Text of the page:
|Are the clinical effects of homoeopathy placebo effects: a meta-analysis of placebo-controlled trials
|Linde K, Clausius N, Ramirez G, Melchart D, Eitel F, Hedges L V, Jonas W B
To assess whether the clinical effect reported in randomised controlled trials (RCTs) of homeopathic remedies is equivalent to that reported for placebo.
A previous review was utilised (see Other Publications of Related Interest no.1) in which MEDLINE and EMBASE had been searched up to 1990. Additional searches of MEDLINE were carried out by an information specialist for the years 1966 to August 1995, using the search terms homeop*, homoeop*, homeopathy, homoeopathy, and alternative medicine. The authors also searched MEDLINE using additional search terms (not listed), and searched EMBASE from 1989 to October 1995. Further material was sought by contact with homeopathic researchers and manufacturers. Several other databases were accessed, such as those of the Woodward Foundation (USA), CISCOM, AMED, Hom-Inform, IDAG (the Netherlands), the Central Council of Research in Homeopathy (India), as well as several individual collections. Conference proceedings, abstract booklets, homeopathic books and the bibliographies of the retrieved articles were handsearched. Studies reported in any language were considered.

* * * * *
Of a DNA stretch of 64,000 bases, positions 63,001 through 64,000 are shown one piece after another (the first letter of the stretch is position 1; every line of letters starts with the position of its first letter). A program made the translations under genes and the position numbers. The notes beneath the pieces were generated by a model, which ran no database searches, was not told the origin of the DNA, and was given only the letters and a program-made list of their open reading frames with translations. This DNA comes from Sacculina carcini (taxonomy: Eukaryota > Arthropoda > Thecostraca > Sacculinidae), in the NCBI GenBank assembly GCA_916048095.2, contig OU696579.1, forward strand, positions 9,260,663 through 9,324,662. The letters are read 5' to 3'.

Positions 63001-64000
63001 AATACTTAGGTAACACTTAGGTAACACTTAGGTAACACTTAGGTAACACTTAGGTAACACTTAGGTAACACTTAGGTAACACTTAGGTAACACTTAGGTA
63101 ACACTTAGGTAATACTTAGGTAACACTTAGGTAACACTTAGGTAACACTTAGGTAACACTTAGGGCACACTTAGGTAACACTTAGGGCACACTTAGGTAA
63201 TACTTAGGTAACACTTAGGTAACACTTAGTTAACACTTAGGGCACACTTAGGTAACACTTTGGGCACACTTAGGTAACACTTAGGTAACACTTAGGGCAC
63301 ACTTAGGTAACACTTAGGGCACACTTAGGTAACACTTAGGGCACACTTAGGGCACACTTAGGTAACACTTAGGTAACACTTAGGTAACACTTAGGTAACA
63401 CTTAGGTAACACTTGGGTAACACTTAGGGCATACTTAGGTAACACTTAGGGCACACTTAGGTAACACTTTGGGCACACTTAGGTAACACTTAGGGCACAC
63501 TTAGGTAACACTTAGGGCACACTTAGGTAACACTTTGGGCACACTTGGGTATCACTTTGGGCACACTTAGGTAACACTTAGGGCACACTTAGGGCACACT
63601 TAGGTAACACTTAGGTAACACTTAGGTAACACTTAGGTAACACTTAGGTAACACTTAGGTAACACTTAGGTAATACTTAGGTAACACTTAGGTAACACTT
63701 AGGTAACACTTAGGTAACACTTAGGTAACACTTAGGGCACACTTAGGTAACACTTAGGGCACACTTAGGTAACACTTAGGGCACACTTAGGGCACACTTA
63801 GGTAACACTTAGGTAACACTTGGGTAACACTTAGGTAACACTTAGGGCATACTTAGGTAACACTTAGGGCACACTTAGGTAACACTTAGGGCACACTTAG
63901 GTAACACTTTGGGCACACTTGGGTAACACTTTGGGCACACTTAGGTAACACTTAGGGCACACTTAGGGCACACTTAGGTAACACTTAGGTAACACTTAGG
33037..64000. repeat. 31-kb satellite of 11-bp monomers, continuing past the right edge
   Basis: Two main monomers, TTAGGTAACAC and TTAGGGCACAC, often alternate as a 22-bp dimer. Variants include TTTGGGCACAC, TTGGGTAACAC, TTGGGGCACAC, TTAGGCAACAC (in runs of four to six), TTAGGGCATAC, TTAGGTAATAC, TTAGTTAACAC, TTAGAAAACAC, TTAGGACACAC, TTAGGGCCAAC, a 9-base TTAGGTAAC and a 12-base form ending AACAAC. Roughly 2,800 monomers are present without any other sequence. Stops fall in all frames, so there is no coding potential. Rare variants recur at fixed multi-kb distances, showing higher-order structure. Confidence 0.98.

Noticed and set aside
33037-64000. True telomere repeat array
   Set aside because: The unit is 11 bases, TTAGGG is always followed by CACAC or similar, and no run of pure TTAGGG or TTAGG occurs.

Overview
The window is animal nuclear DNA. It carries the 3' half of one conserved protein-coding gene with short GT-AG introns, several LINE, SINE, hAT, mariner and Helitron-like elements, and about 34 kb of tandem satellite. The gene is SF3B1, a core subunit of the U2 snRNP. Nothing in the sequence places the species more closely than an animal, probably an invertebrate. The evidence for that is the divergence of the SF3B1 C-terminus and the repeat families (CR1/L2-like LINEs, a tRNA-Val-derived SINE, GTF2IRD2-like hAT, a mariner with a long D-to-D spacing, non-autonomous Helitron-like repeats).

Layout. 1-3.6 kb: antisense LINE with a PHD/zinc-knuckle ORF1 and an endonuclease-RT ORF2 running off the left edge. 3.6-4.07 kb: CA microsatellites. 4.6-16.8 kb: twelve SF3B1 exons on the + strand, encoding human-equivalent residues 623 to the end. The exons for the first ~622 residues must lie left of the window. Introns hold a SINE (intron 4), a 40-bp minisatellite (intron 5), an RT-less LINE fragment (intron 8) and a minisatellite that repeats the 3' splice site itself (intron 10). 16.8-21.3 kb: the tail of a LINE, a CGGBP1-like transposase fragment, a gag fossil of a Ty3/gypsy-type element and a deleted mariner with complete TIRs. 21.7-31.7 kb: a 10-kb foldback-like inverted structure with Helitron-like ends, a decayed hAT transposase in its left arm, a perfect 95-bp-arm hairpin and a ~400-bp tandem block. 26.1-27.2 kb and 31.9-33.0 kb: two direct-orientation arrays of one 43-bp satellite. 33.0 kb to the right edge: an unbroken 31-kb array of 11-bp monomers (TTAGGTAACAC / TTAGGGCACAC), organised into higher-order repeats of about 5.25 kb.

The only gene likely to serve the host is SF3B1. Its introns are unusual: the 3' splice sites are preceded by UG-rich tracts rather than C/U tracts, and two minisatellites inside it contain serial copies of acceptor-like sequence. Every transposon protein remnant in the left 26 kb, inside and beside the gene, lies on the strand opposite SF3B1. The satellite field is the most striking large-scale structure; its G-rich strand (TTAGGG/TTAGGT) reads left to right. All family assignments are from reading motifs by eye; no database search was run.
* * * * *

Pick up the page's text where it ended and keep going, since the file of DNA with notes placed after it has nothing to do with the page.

Study designs of evaluations included in the review
Placebo-controlled trials of parallel design, with explicit statement that random allocation was used or that a double-blind design was used, were eligible for inclusion. These had to have been published as a journal article, abstract, thesis, conference proceeding, unpublished report, book section or monograph, with sufficient data to allow the outcome rates to be estimated per trial arm. Single case studies were excluded.
Specific interventions included in the review
Homeopathic treatment, classified into four categories (classical, clinical, complex and isopathic) and into three levels of dilution (low, medium and high). The specific agents used varied across the studies and were listed in the paper. The control participants received placebo.
Participants included in the review